XPG Core Reactor II 1200W PSU Review – Platinum > Gold


You cannot go wrong with XPG and CWT; the Core Reactor II 1200W is a fine example. It uses a proven and highly popular platform named CSZ, which is also used in the following PSU models (review links provided):

If you want something different from CWT’s omnipresent platforms at 1200W, with ATX v3.x compatibility, you have the following choices:

The Core Reactor II 1200W is expensive at 200 dollars, with the most affordable CSZ-based unit being the Thermaltake Toughpower GF3 1200. I don’t know how TT manages it, but it almost always provides the lowest prices. To give the complete picture, though, XPG’s unit has more FETs for the 12V rail and more filtering caps, so it has a slight lead in overall performance.

If you are after the most affordable, branded, 1200W ATX v3.x unit, you should look at the Thermaltake Toughpower GF A3 1200, which goes for 150 dollars. This one uses a platform by HKC, which so far faired pretty well in delivering solid PSU platforms, but I am not sure if this will continue since its leading PSU team left the company to form a new one (XWY, Shenzen Xinweiye Technology CO., LTD). Without its experienced PSU engineers, HKC’s future will be challenging.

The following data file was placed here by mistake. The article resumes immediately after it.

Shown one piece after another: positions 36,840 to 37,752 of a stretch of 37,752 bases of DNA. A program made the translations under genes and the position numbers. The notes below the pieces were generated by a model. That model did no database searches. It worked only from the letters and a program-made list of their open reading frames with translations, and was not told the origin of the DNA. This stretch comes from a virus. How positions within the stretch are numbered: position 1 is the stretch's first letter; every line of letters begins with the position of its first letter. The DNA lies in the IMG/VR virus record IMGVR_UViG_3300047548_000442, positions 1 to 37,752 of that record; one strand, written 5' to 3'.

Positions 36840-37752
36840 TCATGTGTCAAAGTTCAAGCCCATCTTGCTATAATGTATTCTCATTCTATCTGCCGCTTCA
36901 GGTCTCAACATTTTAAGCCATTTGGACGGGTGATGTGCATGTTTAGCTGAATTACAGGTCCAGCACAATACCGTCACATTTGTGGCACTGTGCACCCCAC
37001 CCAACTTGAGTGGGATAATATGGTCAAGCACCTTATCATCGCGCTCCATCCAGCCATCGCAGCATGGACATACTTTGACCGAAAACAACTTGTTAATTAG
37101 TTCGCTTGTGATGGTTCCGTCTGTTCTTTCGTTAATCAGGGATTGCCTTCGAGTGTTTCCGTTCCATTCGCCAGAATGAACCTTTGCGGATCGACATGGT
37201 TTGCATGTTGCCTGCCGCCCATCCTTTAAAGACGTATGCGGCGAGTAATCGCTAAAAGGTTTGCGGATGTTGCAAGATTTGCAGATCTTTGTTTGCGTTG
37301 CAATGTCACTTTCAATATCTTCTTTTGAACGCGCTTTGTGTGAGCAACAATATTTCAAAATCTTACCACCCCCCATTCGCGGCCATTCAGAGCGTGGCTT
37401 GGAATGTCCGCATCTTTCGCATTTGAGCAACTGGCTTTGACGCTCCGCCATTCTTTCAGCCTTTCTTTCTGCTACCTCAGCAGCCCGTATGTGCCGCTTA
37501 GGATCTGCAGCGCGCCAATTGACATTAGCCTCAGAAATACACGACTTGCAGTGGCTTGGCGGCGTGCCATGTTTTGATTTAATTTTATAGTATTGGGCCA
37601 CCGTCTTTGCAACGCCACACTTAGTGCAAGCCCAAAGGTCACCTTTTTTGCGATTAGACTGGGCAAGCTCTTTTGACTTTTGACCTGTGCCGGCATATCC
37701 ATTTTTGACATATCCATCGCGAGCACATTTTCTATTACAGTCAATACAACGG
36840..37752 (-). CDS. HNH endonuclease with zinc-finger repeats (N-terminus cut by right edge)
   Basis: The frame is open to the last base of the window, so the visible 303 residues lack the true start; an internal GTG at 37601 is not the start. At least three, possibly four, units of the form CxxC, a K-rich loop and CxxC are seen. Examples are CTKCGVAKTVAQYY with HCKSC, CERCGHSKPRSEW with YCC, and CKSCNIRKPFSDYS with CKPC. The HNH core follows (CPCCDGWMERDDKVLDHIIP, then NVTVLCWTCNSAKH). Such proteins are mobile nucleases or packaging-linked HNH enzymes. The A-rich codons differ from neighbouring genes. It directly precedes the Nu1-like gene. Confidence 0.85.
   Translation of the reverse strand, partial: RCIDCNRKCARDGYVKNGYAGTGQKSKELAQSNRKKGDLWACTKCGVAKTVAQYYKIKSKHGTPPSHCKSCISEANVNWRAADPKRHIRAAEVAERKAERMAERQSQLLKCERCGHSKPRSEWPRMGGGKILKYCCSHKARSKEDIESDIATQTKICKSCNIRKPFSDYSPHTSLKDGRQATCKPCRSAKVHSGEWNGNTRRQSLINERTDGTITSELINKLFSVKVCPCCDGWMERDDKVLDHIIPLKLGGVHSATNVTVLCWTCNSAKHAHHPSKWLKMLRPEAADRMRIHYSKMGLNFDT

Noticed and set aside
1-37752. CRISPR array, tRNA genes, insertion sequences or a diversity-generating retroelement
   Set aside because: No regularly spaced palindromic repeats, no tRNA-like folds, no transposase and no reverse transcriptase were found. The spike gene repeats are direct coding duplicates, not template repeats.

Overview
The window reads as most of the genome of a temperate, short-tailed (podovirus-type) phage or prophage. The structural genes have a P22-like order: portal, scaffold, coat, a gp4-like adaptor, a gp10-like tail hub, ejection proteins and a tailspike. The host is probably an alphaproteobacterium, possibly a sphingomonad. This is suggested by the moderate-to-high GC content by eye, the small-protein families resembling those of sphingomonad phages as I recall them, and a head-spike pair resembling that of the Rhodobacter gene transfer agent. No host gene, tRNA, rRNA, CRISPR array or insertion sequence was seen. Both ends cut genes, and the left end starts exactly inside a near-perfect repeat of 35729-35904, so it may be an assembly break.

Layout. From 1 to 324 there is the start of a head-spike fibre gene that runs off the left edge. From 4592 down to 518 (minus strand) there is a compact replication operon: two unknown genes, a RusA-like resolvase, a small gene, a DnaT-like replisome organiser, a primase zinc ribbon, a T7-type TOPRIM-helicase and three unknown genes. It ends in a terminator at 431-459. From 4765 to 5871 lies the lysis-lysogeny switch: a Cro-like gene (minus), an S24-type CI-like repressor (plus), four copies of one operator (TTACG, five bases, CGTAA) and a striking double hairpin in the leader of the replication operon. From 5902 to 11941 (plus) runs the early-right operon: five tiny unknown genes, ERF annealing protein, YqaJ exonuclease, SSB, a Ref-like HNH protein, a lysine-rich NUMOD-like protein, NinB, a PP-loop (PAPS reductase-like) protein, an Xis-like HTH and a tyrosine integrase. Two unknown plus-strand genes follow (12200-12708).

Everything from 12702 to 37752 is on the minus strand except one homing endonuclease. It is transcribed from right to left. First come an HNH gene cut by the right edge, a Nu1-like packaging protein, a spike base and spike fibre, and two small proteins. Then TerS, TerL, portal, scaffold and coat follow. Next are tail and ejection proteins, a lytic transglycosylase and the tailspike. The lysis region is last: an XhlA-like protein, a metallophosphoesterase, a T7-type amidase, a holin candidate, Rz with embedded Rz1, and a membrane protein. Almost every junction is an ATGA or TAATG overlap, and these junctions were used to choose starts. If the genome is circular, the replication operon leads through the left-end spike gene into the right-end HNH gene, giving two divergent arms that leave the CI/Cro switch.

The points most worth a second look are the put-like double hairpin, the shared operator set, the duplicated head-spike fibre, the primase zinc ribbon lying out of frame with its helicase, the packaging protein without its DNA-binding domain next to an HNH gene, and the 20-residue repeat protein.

XPG sets a new record today with the Core Reactor II 1200W since it is the first brand to downgrade a prestigious Cybenetics efficiency Platinum rating to Gold. I cannot know if marketing is to blame for that, but it is funny to see the opposite of the typical route; instead of marketing to be over-optimistic about a product’s performance, it is pessimistic. I guess there is a first time for that, too!


To check all alternative PSU offerings, read my Best ATX v3.x PSUs article before investing in a new power supply. You help me a lot by using my affiliate links, which don’t increase the product’s price. I get a commission from Amazon every time you do it, which can make a difference for me, especially now that I am on my own, working exclusively for my media and not for someone else.





  • High overall performance
  • High build quality
  • Properly set protection features
  • Silent at up to 840W loads
  • ATX v3.x and PCIe 5.x ready
  • Good transient response
  • Tight load regulation overall
  • Good ripple suppression
  • Efficient
  • High enough PF readings
  • Higher than 70% efficiency with a 2% load
  • Low vampire power at 115V
  • Long hold-up time
  • Long and accurate power ok signal
  • Alternative Low Power Mode (ALPM) compatible
  • Fully modular
  • Enough cables, including a high-power one (12+4 pin, 600W)
  • Ideal distance between the peripheral connectors (150mm)
  • FDB fan
  • 10-year warranty
  • Not efficient 5VSB rail
  • Noisy at high loads (>930W)
  • Increased standby power at 230V
  • 3.3V rail’s VRM needs more capacitance (for better transient load response at ATX v3.x scenarios)



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